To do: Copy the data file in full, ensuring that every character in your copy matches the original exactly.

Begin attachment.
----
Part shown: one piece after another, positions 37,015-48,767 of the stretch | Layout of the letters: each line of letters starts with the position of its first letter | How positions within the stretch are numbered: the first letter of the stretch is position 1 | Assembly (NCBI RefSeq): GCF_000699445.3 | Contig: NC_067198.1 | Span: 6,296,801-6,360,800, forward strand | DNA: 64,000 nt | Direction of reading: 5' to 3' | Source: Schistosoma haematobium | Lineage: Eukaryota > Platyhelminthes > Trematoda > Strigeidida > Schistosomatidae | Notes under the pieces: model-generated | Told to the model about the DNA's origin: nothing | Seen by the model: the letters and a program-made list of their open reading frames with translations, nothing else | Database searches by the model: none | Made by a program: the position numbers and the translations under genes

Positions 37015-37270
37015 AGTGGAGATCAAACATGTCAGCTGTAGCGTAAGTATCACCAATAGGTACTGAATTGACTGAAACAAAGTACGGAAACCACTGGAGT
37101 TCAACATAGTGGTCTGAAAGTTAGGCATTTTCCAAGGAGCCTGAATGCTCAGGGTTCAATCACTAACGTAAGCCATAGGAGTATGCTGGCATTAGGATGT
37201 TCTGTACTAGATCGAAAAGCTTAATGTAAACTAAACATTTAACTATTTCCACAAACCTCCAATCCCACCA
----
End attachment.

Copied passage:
Part shown: one piece after another, positions 37,015-48,767 of the stretch | Layout of the letters: each line of letters starts with the position of its first letter | How positions within the stretch are numbered: the first letter of the stretch is position 1 | Assembly (NCBI RefSeq): GCF_000699445.3 | Contig: NC_067198.1 | Span: 6,296,801-6,360,800, forward strand | DNA: 64,000 nt | Direction of reading: 5' to 3' | Source: Schistosoma haematobium | Lineage: Eukaryota > Platyhelminthes > Trematoda > Strigeidida > Schistosomatidae | Notes under the pieces: model-generated | Told to the model about the DNA's origin: nothing | Seen by the model: the letters and a program-made list of their open reading frames with translations, nothing else | Database searches by the model: none | Made by a program: the position numbers and the translations under genes

Positions 37015-37270
37015 AGTGGAGATCAAACATGTCAGCTGTAGCGTAAGTATCACCAATAGGTACTGAATTGACTGAAACAAAGTACGGAAACCACTGGAGT
37101 TCAACATAGTGGTCTGAAAGTTAGGCATTTTCCAAGGAGCCTGAATGCTCAGGGTTCAATCACTAACGTAAGCCATAGGAGTATGCTGGCATTAGGATGT
37201 TCTGTACTAGATCGAAAAGCTTAATGTAAACTAAACATTTAACTATTTCCACAAACCTCCAATCCCACCA